With one Ontario MPP leaving the governing Progressive Conservative Party to sit as an independent and party leaders reportedly concerned about future defections, a new public opinion poll from the Angus Reid Institute finds Canadians divided on the practice of “floor-crossing” in their nation’s legislatures.
Politicians changing parties is not uncommon in Canada. Some 20 members of Parliament have crossed the floor of the House of Commons in the last decade, and numerous other elected officials have switched parties at the provincial level in that time.
That said, four-in-ten Canadians (42%) are of the opinion that politicians leaving one party and joining another between elections should not be allowed. Roughly the same number (41%) say the practice is acceptable.
Asked about potential alternatives to representatives switching their party affiliations, those opposed to floor-crossing are inclined to say would-be floor-crossers should be required to step down and re-contest their seats in by-elections (55% of floor-crossing opponents say this), while those who support the practice tend to prefer allowing members to continue their terms as independents (63% of floor-crossing supporters say this).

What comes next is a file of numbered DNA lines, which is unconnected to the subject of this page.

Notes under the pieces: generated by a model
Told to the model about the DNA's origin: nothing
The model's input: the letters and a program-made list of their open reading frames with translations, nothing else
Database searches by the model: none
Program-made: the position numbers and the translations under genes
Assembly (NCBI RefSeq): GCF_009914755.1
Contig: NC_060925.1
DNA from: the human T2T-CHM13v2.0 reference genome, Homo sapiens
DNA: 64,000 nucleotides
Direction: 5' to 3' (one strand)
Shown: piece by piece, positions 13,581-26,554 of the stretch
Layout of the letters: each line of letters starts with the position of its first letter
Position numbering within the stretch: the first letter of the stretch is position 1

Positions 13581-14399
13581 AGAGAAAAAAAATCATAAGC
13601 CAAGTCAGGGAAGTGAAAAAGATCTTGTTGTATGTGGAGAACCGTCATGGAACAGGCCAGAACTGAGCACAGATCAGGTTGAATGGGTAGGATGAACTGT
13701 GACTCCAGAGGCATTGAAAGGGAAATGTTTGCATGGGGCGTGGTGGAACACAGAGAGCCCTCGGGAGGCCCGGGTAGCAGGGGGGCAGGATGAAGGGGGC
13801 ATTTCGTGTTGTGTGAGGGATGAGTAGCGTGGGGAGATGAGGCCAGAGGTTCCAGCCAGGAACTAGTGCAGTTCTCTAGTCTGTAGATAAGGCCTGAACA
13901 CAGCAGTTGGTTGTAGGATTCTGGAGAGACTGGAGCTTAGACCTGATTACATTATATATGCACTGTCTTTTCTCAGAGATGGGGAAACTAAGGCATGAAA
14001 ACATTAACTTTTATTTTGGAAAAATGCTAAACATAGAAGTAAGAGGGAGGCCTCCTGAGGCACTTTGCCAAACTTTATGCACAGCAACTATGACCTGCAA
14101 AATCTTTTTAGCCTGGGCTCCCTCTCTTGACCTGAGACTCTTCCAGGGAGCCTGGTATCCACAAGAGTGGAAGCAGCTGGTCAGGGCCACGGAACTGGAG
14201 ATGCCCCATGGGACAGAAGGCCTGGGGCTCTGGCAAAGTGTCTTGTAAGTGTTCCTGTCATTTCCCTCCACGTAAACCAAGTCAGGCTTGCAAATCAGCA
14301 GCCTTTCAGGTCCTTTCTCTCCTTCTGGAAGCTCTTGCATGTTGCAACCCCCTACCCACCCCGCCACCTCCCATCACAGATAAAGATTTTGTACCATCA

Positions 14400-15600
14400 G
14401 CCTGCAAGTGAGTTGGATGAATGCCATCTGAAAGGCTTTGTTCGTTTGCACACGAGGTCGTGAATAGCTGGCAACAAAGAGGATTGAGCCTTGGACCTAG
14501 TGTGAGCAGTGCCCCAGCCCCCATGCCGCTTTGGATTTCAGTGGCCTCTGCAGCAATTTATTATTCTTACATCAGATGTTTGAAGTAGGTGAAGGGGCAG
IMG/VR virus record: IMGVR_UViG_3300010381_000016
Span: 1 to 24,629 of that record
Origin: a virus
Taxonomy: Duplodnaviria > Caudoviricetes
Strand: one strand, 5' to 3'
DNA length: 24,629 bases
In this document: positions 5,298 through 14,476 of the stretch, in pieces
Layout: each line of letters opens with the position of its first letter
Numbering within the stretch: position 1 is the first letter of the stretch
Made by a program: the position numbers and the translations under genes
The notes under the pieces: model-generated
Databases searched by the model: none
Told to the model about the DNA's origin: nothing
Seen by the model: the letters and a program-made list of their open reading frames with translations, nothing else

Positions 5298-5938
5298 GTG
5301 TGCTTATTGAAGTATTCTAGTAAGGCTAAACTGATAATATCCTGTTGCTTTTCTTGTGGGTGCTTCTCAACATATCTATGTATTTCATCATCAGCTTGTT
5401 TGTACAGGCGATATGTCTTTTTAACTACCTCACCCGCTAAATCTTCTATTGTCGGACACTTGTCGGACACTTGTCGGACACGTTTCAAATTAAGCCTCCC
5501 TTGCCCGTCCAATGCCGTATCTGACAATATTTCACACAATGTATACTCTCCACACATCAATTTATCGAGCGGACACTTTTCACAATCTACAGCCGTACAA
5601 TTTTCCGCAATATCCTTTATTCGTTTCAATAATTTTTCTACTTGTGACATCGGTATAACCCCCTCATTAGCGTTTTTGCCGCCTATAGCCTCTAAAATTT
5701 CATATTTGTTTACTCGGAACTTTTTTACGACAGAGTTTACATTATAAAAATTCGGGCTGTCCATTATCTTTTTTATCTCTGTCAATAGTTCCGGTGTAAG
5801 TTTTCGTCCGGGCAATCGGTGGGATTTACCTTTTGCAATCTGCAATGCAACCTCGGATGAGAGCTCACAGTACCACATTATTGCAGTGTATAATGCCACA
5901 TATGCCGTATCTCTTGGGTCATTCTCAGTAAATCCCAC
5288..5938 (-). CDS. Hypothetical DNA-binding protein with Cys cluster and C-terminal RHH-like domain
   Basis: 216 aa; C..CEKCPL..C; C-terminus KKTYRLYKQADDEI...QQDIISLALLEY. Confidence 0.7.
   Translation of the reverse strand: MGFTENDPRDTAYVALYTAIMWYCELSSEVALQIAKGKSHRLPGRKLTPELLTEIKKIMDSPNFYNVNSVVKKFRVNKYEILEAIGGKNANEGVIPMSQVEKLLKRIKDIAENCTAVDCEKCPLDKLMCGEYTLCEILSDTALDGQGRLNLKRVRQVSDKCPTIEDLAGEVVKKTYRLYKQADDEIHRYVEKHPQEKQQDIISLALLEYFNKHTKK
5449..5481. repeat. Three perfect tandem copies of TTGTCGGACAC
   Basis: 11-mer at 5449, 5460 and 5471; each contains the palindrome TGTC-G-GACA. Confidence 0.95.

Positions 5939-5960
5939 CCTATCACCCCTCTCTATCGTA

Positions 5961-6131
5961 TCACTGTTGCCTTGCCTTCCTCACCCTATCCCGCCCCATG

More Key Findings:
- Ultimately, Canadians can be divided into five broad categories in terms of their perspectives on floor-crossing: Those who support it (41% of the population), those who oppose it (42%, subdivided into three groups based on how they would prefer to see would-be floor-crossings addressed), and those who are unsure (17%)
- Quebec residents are most opposed to floor-crossing as a concept (50% are), while those in Alberta (50%), Saskatchewan (49%) and Ontario (47%) are most likely to say it should be allowed
- Three-quarters of Canadians (75%) are aware of the practice of floor-crossing, with men and older respondents more likely to express familiarity with the procedure
Read the rest of the story here: www.angusreid.org/floor-crossing